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Johnson v. Sibley

United States District Court, S.D. Indiana, Indianapolis Division

September 20, 2019

ARTHUR SIBLEY, et al. Defendants.



         Plaintiff Christopher Michael Johnson brought this civil rights action pursuant to 42 U.S.C. § 1983. He named as defendants Officers Arthur Sibley, Robert Stradling, Robert Muller, Mark Rand, and Lee Rabensteine. During execution of a search warrant, Mr. Johnson shot at the officers and was shot at by the officers in return. Mr. Johnson alleges that the search and the search warrant were invalid and unconstitutional. He further alleges that the IMPD officers’ shooting at him was unconstitutional.

         Before the Court are cross-motions for summary judgment filed by Mr. Johnson, dkt. 48, and the defendants, dkt. 61. For the reasons explained below, Mr. Johnson’s motion for summary judgment, dkt. [48], is DENIED, and the defendants’ motion for summary judgment, dkt. [61], is GRANTED.

         The defendants’ motion to strike Mr. Johnson’s reply, dkt. [73], is DENIED and Mr. Johnson’s motion to not strike his reply brief, [1] dkt. [76], is GRANTED. While Mr. Johnson did not seek leave for the untimely filing, the Court exercises its discretion to permit Mr. Johnson to file a late-filed reply. United States v. Brown, 133 F.3d 993, 997 (7th Cir. 1998).

         I. Summary Judgment Legal Standard

         A motion for summary judgment asks the court to find that a trial is unnecessary because there is no genuine dispute as to any material fact and, instead, the movant is entitled to judgment as a matter of law. See Fed. R. Civ. P. 56(a). On summary judgment, a party must show the court what evidence it has that would convince a trier of fact to accept its version of the events. Gekas v. Vasilades, 814 F.3d 890, 896 (7th Cir. 2016). The moving party is entitled to summary judgment if no reasonable fact-finder could return a verdict for the non-moving party. Nelson v. Miller, 570 F.3d 868, 875 (7th Cir. 2009). To survive a motion for summary judgment, the non-moving party must set forth specific, admissible evidence showing that there is a material issue for trial. Celotex Corp. v. Catrett, 477 U.S. 317, 323 (1986). The court views the record in the light most favorable to the non-moving party and draws all reasonable inferences in that party’s favor. Skiba v. Ill. Cent. R.R. Co., 884 F.3d 708, 717 (7th Cir. 2018). It cannot weigh evidence or make credibility determinations on summary judgment because those tasks are left to the fact-finder. Miller v. Gonzalez, 761 F.3d 822, 827 (7th Cir. 2014).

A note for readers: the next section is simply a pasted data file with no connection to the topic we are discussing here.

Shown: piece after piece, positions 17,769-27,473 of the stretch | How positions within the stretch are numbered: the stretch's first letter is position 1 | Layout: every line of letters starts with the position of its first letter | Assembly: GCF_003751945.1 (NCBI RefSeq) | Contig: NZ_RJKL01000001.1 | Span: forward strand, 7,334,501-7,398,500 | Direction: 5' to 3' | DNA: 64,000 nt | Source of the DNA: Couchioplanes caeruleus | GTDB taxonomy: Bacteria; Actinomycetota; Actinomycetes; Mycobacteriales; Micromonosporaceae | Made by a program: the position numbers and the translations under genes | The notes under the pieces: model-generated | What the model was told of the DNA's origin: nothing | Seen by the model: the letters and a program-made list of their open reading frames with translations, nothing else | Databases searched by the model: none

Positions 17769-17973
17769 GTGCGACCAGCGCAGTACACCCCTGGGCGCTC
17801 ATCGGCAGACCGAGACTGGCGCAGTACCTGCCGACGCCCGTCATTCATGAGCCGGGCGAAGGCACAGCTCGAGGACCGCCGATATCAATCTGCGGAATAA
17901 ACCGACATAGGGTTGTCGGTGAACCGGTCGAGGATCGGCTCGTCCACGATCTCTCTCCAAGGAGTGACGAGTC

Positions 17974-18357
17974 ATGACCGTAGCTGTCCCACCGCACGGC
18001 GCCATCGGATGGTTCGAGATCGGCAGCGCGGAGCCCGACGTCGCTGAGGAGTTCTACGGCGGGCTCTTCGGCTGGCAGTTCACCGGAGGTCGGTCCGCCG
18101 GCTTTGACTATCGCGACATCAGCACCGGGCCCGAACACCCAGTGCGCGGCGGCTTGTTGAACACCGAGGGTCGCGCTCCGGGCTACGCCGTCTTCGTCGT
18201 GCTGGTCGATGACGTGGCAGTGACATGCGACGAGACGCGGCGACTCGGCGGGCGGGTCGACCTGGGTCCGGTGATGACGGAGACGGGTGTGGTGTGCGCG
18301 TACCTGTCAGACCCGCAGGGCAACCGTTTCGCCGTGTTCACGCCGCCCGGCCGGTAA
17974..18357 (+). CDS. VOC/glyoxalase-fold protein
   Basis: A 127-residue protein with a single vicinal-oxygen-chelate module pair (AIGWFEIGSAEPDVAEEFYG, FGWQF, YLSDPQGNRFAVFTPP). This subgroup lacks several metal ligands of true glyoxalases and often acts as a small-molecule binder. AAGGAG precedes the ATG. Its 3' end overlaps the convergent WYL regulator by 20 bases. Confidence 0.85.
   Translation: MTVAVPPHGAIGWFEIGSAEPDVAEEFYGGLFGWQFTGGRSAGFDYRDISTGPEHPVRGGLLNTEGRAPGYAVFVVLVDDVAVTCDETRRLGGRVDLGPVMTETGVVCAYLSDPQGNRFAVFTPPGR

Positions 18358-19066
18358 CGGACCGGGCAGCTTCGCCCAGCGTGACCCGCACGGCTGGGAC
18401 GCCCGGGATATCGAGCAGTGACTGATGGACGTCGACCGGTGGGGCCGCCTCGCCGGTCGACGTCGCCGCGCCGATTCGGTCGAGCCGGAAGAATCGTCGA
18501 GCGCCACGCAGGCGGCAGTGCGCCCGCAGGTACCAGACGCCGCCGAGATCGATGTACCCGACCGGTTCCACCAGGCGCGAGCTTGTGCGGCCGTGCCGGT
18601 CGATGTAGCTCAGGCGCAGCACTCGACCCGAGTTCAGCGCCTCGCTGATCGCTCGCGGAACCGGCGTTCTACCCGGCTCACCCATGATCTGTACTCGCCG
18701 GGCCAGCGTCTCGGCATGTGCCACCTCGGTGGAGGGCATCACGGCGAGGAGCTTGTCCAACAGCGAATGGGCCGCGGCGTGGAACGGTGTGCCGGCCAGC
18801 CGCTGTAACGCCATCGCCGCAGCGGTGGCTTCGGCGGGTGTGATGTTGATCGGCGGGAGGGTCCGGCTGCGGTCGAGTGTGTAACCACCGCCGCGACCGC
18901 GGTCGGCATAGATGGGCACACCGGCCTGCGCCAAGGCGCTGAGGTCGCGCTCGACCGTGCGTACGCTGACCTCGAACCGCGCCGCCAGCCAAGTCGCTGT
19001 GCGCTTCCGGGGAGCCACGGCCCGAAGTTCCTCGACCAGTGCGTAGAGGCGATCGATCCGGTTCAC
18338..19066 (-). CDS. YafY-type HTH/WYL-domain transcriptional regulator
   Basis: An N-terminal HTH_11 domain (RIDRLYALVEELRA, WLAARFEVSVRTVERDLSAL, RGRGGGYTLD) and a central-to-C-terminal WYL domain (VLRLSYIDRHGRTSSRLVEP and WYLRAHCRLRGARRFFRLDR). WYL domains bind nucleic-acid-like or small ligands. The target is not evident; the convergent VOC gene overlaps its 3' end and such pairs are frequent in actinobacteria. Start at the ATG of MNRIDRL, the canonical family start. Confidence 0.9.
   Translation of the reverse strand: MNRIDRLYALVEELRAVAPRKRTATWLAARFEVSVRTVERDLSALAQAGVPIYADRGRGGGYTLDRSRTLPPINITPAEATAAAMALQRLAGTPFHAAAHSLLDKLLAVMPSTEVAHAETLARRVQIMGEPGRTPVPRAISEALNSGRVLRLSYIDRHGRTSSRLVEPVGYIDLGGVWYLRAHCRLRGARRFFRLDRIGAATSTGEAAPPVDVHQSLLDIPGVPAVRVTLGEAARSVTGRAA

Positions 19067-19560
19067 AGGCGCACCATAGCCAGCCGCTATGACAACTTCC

The court need only consider the cited materials and is not required to “scour every inch of the record” for evidence that is potentially relevant to the summary judgment motion before them. Fed.R.Civ.P. 56(c)(3); Grant v. Trs. of Ind. Univ., 870 F.3d 562, 573–74 (7th Cir. 2017). The non-moving party bears the burden of specifically identifying the relevant evidence of record. D.Z. v. Buell, 796 F.3d 749, 756 (7th Cir. 2015).

         When reviewing cross-motions for summary judgment, all reasonable inferences are drawn in favor of the party against whom the motion at issue was made. Valenti v. Lawson, 889 F.3d 427, 429 (7th Cir. 2018) (citing Tripp v. Scholz, 872 F.3d 857, 862 (7th Cir. 2017)). Cross-motions for summary judgment does not imply that there are no genuine issues of material fact. R.J. Corman Derailment Servs., LLC v. Int’l Union, Local Union 150, AFL-CIO, 335 F.3d 643, 647 (7th Cir. 2003).